Headwind home

Biker selfie with helmet and sunglasses in front of Japanese torii
Fujisan reflecting the light of sunrise
Clear skies and windy

Today dawned clear and windy, promising some good riding. Kuroko was still at the office following last week’s debacle with the chain and the midweek almost perfect recovery. I have access to the workshop at the office — where I’m stripping the paint off Ol’ Paint — until noon, so after Nana woke up and made some onigiri, I packed my riding clothes in my backpack and set out.

More shiny

Dremel tool with new and spent sanding discs
Dremel sanding discs

I’ve already done as much as I can with a full-sized drill and paint removing discs so I got some smaller sanding discs for my Dremel and worked with those today. They did a good job, and the smaller dimensions of both the discs and the Dremel tool allowed me to reach areas I couldn’t reach with the larger drill. Unfortunately, the sanding discs were disintegrating almost as quickly as I could put them in the chuck. Despite the short life, though, they were doing a good job of cleaning up the Ol’ Paint’s frame.

Top tube, seat tube and seat staysSeat tube and seat stays
Top tube, seat tube and seat stays

Top tube, seat tube and seat stays
Top tube, seat tube and seat stays

Spent Dremel sanding discs
And then there were none

Once all the sanding discs were wasted, I continued with a cylindrical grinding stone. As this was even smaller than the discs, it allowed me to reach into even tighter joints and crevices. By the time my noon deadline arrived, I had nearly finished cleaning up Ol’ Paint’s frame — at least as much of it as I can reach without investing even more into time and tools.

Practice makes perfect

With my access to the workshop done, I returned to my office to eat a couple of onigiri and to practice emergency chain repair with Kuroko’s chain — the one that broke last week — and my Topeak Hexus tool.

Breaking a chain with the Topeak Hexus II
Breaking a chain with the Topeak Hexus II

Now that I’ve seen the video, I know that one of the tire levers has a 4mm hex key to use with the chain tool. It took a couple of tries, but I was able to remove the bad links and rejoin the chain using one of the rivets that I’d pressed out of the chain.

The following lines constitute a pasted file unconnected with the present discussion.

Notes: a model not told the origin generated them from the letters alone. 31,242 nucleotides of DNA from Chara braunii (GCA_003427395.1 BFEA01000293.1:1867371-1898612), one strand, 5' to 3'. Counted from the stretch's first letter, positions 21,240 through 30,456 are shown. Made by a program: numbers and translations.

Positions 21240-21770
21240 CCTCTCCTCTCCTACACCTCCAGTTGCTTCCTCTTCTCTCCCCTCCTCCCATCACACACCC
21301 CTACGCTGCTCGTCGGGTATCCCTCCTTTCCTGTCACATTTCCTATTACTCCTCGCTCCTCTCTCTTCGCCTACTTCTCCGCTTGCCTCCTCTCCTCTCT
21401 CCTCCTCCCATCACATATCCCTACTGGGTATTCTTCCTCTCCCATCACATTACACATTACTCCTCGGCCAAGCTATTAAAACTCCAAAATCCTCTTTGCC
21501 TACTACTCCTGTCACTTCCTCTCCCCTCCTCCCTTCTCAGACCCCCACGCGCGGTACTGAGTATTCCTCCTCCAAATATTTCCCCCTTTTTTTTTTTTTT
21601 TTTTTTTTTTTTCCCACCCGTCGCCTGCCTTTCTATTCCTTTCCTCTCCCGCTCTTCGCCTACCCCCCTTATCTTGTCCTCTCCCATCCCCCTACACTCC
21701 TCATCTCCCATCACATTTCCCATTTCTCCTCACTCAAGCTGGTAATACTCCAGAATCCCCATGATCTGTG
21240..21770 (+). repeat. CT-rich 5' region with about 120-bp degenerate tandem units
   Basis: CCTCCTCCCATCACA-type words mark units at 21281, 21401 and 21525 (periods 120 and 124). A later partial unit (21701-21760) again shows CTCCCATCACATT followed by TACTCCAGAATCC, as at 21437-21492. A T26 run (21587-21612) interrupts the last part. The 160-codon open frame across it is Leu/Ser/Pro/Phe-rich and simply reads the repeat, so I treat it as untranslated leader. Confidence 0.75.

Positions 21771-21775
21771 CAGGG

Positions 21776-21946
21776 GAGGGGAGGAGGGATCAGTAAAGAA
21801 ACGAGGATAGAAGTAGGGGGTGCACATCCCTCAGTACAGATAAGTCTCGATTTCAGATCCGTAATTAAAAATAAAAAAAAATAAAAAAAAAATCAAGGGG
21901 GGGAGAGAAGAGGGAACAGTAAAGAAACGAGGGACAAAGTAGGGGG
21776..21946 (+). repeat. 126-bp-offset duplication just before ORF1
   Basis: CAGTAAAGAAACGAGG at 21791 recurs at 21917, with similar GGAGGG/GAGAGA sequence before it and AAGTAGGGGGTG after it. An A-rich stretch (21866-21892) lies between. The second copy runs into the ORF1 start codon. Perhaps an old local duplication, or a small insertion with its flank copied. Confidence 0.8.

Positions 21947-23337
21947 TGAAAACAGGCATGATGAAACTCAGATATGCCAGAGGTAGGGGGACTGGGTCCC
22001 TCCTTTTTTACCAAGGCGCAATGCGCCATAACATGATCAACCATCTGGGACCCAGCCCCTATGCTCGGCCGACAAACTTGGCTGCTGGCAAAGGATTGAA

Bicycle chain and tool on carpet
Never break the chain

With the preliminaries out of the way, I was finally ready to ride! It was already 1 p.m. and I was in Futako Tamagawa, so it was an easy choice to repeat last week’s ride (without last week’s disaster, I hoped!) to Haneda. I changed into my bike gear and stashed my street clothes in my backpack.

Kawazuzakura buds against a blue sky
Kawazuzakura — not yet

The bicycle was behaving and shifting well, although making a bit of noise. I fiddled with the shifter cable tension as I rode. Before I knew it, I’d reached the kawazuzakura trees at the first rest stop on the Tamagawa cycling course. From the looks of it, they have another week or two before they’ll be in bloom. At the picnic table, I ran Kuroko through her gears and made a couple of adjustments before continuing on.

From there it’s less than 5km to my usual rest spot, where I messaged Nana and took a few minutes to really sort out the gears. I knew at this point I’d resolved the chain and cable tension issues, and I set out with more confidence for the final 10km to Haneda.

Biker selfie with helmet and sunglasses in front of Japanese torii
Haneda Peace Shrine

My confidence was well founded, and before I knew it I was rolling into the Haneda Peace Shrine. The skies were blue, although the wind was up, and after taking a picture I sat down in the shade and ate another of Nana’s onigiri.

Headwind